Understanding calf milk replacers

05 Nov, 2018 04:00 PM
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Only high-quality reputable products should be used otherwise health problems ... may result

Modern milk replacers can be used to successfully rear healthy calves. Before deciding to use a milk replacer, farmers should weigh up the advantages and disadvantages for their calf-rearing system.

Ease of handling with automated calf feeding systems, high milk prices and minimal waste milk are reasons why milk replacers are favoured on some farms.

Only high-quality reputable products should be used otherwise health problems and poor growth rates may result.

Composition of milk replacers

Clot-forming or non clot-forming

Traditional milk replacers are made from downgraded skim milk powders, and are digested like whole milk, forming a clot in the abomasum.

Early products varied in quality ù mostly due to the processing of casein ù and sometimes caused scouring.

The majority of milk replacers sold in Australia still contain significant percentages of skim milk powder.

Whey proteins are digested in the small intestine and do not form a clot in the abomasum.

The increasing value of casein and improvements in filtration and purification methods have seen whey-based milk replacers that can produce average daily weight gains and performance comparable to casein-based products.

Modern whey-based milk replacers lead the market in the United States and Europe and are gaining share in New Zealand.

Protein

A newborn calf is better able to digest milk protein than plant protein sources.

Milk proteins are the best sources for growth and development of calves and should provide most of the protein in a milk replacer. With increasing age, calves develop better capacity to digest other proteins and so milk proteins become less important.

Other protein sources have been used in milk replacers with varying success (see Figure 1).

Soy protein is the most commonly used alternative to milk protein in milk replacers.

Processing of soy protein is required to make it more digestible and remove factors that may inhibit calf growth.

Wheat-based proteins may also support adequate calf growth rates and may mix better than soy proteins.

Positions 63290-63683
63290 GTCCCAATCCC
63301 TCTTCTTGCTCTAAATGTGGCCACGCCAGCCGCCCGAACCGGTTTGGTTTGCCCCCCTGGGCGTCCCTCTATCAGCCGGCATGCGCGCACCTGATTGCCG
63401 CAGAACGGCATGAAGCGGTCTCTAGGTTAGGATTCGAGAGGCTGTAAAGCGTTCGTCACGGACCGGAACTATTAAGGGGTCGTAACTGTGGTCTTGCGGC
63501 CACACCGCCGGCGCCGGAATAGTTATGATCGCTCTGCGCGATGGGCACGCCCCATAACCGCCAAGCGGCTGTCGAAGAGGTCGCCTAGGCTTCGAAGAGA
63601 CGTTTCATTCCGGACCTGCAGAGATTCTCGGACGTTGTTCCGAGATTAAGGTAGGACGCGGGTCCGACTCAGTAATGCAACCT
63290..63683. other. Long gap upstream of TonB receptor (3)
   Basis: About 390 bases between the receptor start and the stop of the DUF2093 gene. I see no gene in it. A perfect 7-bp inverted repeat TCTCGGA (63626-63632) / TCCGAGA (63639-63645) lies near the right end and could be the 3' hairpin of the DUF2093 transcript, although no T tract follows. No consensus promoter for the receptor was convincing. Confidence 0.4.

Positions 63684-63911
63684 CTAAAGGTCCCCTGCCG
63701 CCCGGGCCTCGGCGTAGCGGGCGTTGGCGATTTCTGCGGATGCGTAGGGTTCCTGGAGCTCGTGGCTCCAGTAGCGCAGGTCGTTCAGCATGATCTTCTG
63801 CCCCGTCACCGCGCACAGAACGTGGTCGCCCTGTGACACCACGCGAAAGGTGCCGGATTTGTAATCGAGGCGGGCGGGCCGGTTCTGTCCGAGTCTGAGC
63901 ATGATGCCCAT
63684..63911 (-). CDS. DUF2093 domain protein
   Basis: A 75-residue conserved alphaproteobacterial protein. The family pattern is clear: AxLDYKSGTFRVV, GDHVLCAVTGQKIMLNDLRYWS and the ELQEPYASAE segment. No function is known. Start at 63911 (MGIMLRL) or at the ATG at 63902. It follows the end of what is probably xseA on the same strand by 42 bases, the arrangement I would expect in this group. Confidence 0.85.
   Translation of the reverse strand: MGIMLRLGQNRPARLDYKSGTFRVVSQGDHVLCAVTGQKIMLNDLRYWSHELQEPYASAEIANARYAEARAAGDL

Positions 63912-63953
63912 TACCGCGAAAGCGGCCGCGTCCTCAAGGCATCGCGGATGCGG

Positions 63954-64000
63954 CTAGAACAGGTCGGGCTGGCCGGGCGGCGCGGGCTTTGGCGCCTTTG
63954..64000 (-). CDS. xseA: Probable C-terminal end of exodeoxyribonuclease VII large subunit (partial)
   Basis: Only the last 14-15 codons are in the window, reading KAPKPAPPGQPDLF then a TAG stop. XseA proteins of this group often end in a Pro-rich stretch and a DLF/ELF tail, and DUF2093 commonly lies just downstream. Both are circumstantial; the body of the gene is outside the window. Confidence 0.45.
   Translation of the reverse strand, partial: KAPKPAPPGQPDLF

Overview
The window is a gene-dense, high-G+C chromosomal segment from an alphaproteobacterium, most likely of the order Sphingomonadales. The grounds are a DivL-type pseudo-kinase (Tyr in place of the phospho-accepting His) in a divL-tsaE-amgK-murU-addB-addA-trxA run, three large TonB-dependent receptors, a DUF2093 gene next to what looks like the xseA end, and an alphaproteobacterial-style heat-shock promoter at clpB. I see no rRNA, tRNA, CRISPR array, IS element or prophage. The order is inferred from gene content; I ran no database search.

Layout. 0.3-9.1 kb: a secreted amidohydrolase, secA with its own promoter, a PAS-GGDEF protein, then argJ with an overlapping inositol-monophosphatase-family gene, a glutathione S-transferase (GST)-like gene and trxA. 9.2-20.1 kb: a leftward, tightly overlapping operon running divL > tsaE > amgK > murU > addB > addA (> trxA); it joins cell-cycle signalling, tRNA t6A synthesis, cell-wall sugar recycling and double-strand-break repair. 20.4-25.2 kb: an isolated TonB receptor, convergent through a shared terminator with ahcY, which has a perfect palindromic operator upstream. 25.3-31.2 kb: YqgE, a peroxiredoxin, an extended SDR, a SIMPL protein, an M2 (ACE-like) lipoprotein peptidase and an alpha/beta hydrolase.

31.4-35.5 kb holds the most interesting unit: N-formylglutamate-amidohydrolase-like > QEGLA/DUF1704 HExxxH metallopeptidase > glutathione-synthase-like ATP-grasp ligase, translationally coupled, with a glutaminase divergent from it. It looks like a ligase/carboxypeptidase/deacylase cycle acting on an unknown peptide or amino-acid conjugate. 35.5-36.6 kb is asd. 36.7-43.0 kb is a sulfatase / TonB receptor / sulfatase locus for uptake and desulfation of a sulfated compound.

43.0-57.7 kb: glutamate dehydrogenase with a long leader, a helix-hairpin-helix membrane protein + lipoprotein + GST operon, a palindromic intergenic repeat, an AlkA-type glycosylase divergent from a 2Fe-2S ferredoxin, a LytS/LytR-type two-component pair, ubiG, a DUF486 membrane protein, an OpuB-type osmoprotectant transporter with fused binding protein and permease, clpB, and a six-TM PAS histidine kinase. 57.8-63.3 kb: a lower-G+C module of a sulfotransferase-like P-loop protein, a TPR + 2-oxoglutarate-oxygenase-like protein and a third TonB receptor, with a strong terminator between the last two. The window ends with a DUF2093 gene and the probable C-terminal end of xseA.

Crude protein levels in milk replacers commonly range from 18-25 per cent.

High levels of non-milk proteins are often used to compensate for low protein digestibility.

The sources of protein should be listed in the product ingredients, but the actual percentage each contributes to the overall protein content may not be listed.

Fat

Fat can be derived from animal-based products such as tallow, or cheaper sources such as palm or coconut oils, all of which are highly digestible and suitable if properly dispersed into the milk replacer.

Levels between 10 and 20 per cent are suitable for calf growth.

Additives

Vitamin, minerals and animal health medications are commonly added to milk replacers.

Ionophores such as lasalocid and monensin help control coccidiosis, and may also have a growth promotant effect.

The use of cocciostats in calves less than 2-3 weeks is of questionable value, and lasalocid is potentially toxic when given to calves less than 24 hours old.

Mixing of milk replacers

Consistency is the key.

Always read the label and mix according to the manufacturer's directions. Many automated calf feeders are designed to handle powdered milk, making it easier to transport food to the calf shed.D

Contact: Dairy Australia, phone (03) 9694 3777, website www.dairyaustralia.com.au.

This is an edited extract of a Dairy Australia factsheet. It first appeared in the Australian Dairyfarmer May-June 2018 edition.

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